Goya::PushButton *button;

private Q_SLOTS:

   // This slot will be triggered when our pushbutton has been clicked. Note
   // that the signal has an index and even a Goya::PushButton* parameters.
   // In this case only with the index we are OK. On the messagebox we notify
   // the user which row button was clicked.
   void slotClicked(const QModelIndex &index)
       KMessageBox::information(0, "More information clicked on row " +
                                QString::number(index.row() + 1),
                                "Button clicked");


// This is our delegate. It will perform custom painting, but this a very // important part with Goya integration. The most important thing here is that // this delegate inherits Goya::Canvas, what inherits QAbstractItemDelegate. class MyDelegate

   : public Goya::Canvas

{ public:

   MyDelegate(QAbstractItemView *itemView, QObject *parent = 0)
       : Canvas(itemView, parent)
   virtual ~MyDelegate()
   // Goya asks for the position of widgets. In this method you should
   // specify where do you want widget to be placed. In a slightly more
   // complex example we will see later that you can also specify your
   // position not only in absolute terms, but relative to other Goya
   // widgets.
   QPoint widgetPosition(Goya::Widget *widget, const QStyleOption *option,
                         const QModelIndex &index) const
       // We will be at the topLeft corner, with a small separation from the
       // limits of the delegate of font height, for example.
       return QPoint(option->fontMetrics.height(),
   void paint(QPainter *painter, const QStyleOptionViewItem &option,
              const QModelIndex &index) const
       if (option.state & QStyle::State_Selected)
           painter->fillRect(option.rect, option.palette.highlight());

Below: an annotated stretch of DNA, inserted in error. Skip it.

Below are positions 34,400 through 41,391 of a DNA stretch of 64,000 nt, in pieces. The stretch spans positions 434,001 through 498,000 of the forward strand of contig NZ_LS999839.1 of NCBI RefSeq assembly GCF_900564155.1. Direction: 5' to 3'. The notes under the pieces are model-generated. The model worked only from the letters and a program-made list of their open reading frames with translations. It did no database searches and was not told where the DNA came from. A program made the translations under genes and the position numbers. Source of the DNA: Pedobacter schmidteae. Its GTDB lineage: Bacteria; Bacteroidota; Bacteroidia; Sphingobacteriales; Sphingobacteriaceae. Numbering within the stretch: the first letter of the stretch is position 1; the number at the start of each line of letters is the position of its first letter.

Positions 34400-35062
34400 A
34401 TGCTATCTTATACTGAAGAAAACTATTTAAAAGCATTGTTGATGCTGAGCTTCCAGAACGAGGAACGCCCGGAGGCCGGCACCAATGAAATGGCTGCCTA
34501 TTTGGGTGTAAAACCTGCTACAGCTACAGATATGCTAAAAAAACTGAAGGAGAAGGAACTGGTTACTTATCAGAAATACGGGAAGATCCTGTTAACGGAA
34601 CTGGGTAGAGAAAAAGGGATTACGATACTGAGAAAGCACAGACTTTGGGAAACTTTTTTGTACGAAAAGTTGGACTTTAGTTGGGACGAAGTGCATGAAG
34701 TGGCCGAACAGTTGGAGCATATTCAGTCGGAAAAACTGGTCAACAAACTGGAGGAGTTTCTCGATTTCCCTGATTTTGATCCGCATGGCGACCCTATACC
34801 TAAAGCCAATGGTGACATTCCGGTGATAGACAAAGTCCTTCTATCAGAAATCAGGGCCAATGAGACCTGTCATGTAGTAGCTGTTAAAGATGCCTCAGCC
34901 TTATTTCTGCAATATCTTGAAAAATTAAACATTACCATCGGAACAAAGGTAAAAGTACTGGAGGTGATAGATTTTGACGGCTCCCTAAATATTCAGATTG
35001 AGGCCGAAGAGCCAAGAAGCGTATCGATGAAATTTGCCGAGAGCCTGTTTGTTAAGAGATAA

if (option.state & QStyle::State_Selected)
       // In this case we want to draw the string below the button. sizeHint
       // method from Canvas will return the united rect of all widgets in
       // that row. As we only have one, is the same as asking for
       // Canvas::widgetSize with the correct parameters.
       painter->drawText(option.fontMetrics.height() + option.rect.left(),
                         option.fontMetrics.height() * 3 + 
                         Canvas::sizeHint(option, index).height() + 
                         QString("This is the index in row number ") + 
                         QString::number(index.row() + 1));
       // This is very important. Do not forget to ask Goya to paint,
       // because this is the method that will actually draw the widgets
       // onto your delegate.
       Canvas::paint(painter, option, index);
   QSize sizeHint(const QStyleOptionViewItem &option,
                  const QModelIndex &index) const
       // As before, we use sizeHint, but there is no problem of using
       // widgetSize with the correct parameters.
       QSize size = Canvas::sizeHint(option, index);
       size.setWidth(size.width() + option.fontMetrics.height() * 4);
       size.setHeight(size.height() + option.fontMetrics.height() * 4);
       return size;


int main(int argc, char **argv) {

   KAboutData aboutData("goyatest",
                        ki18n("Goya Simple Test "),
                        ki18n("A test for the Goya Framework"),
                        ki18n("(c) Rafael Fernández López, 2008"),
                        ki18n("A test for the Goya Framework"),
                        "[email protected]");
   KCmdLineArgs::init(argc, argv, &aboutData);
   KApplication app;
   QWidget *widget = new QWidget();
   QVBoxLayout *layout = new QVBoxLayout;
   widget->resize(800, 600);
   QListView *listView = new QListView();
   MyModel *model = new MyModel();
   MyDelegate *delegate = new MyDelegate(listView);
   for (int i = 0; i < 1000; ++i)
       model->setData(model->index(i, 0), QString::number(i));
   return app.exec();